Gone a century ago but never forgotten

Defying the eather, Lanark Pipe Band leads the large parade to the Memorial Hall on Sunday
Defying the eather, Lanark Pipe Band leads the large parade to the Memorial Hall on Sunday

Every town, village and hamlet in Clydesdale was touched by tragedy in World War One and these same communities gathered on Sunday to mark the centenary of the end of our most costly conflict.

Estimates of Clydesdale’s losses between 1914 and 1918 range widely from 600 to 1000 men; the exact toll will never be known.

However, the statistics mattered little and the fallen individuals a lot at the various ceremonies on the centenary Remembrance Sunday, falling, as fate would have it, on November 11, 2018.

In Carluke, dubbed ‘A Town Called Courage’ in recognition of its three VCs in the two world wars, pride mingled with sorrow as townsfolk looked on at the Market Square War Memorial at this year’s very special wreath-laying ceremony.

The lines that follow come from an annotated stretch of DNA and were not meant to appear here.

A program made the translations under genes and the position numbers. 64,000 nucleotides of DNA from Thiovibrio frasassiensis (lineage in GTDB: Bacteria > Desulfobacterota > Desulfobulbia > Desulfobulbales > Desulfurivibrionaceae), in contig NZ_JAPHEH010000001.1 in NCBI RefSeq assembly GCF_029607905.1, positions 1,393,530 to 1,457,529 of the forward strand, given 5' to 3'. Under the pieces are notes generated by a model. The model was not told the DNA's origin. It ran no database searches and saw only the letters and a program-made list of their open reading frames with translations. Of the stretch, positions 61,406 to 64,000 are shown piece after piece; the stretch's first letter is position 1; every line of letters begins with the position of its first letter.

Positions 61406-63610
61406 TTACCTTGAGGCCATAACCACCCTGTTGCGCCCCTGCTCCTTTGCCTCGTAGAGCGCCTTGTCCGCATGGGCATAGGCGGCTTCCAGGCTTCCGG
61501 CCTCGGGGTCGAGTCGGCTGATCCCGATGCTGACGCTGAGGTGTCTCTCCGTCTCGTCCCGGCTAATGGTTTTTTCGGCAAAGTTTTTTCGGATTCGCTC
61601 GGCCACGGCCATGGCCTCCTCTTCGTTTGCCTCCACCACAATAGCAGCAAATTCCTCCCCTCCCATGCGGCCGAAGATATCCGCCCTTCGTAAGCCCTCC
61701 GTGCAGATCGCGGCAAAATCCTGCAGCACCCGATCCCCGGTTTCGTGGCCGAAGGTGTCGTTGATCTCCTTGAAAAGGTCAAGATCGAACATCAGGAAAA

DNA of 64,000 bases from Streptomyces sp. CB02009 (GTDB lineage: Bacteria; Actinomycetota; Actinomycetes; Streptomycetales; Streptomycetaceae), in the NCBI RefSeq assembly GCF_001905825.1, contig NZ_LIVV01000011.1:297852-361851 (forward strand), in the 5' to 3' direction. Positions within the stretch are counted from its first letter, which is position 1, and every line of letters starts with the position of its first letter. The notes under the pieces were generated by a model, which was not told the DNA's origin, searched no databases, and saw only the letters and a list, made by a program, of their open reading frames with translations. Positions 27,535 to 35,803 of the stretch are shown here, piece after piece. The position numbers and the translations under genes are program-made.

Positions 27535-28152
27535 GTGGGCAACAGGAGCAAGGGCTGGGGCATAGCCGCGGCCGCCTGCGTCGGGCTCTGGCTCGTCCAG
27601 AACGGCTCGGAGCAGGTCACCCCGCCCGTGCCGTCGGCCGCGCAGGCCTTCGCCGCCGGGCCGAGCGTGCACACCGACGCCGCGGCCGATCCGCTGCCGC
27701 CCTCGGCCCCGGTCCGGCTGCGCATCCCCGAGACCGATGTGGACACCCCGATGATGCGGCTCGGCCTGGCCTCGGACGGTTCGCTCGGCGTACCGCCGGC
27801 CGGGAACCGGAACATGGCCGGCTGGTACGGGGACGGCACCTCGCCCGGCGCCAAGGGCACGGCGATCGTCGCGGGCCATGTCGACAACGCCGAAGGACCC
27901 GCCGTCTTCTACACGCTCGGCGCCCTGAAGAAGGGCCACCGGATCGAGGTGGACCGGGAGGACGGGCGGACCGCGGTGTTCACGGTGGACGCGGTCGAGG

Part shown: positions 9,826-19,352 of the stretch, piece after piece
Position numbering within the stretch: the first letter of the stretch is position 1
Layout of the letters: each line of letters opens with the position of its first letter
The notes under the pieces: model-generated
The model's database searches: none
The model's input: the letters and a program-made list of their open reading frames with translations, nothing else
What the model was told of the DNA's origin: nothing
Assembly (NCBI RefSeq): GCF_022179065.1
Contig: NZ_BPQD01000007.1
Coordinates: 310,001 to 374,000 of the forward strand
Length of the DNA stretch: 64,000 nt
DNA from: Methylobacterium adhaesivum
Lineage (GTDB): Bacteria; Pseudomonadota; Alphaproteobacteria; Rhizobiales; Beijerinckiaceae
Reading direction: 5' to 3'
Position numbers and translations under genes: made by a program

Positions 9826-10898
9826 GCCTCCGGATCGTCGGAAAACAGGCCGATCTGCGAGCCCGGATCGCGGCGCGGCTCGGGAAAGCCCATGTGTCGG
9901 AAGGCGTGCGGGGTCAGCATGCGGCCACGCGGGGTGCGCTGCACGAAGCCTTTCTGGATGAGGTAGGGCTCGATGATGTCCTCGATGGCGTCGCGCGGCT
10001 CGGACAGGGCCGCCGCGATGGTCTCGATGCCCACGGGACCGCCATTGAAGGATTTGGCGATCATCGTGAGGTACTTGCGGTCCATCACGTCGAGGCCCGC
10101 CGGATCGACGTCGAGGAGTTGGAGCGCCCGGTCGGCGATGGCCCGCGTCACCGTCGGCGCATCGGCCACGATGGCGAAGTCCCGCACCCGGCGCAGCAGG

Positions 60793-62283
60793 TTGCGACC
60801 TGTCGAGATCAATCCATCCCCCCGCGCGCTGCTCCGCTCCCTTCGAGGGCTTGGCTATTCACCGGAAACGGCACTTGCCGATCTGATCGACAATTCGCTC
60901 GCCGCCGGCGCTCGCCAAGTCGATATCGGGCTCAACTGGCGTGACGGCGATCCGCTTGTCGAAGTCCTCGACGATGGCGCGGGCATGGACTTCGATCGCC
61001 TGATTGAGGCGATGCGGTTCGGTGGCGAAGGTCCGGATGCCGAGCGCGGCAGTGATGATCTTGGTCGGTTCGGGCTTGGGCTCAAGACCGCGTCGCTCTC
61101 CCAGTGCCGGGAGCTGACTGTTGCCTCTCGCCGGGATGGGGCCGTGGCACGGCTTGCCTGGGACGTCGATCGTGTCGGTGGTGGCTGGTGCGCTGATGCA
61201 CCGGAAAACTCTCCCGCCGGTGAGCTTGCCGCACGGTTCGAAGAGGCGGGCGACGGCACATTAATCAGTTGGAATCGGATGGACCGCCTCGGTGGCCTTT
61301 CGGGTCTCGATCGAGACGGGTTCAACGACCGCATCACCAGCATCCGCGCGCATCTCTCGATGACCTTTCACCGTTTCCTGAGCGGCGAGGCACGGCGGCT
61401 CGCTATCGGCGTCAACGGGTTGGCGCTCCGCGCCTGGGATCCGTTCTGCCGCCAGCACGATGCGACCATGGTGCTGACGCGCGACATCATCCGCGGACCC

In Lanark there was some grim satisfaction to be had from the fact that Remembrance was a growing, not dying, tradition; the Royal Burgh’s commemoration started at dawn with pipers playing a lament and closed with a special evening concert by the Lanark and Carluke Choral Union at the Tolbooth.

In between there were the traditional respects paid at a service at St Nicholas Church followed by wreath-laying at the Memorial Hall.

In Biggar a large parade marched to the Memorial at Cadgers Brig where South Lanarkshire’s Provost Ian McAllan led his home town’s homage.

All Clydesdale’s villages, big and small, marked the occasion in their own ways. In Leadhills villagers joined with their neighbours in Wanlockhead to defy a powercut on Sunday to carry on with a special musical tribute and in Forth folk gathered at their own Memorial plus the one moved nearby from the now vanished village of Heywood.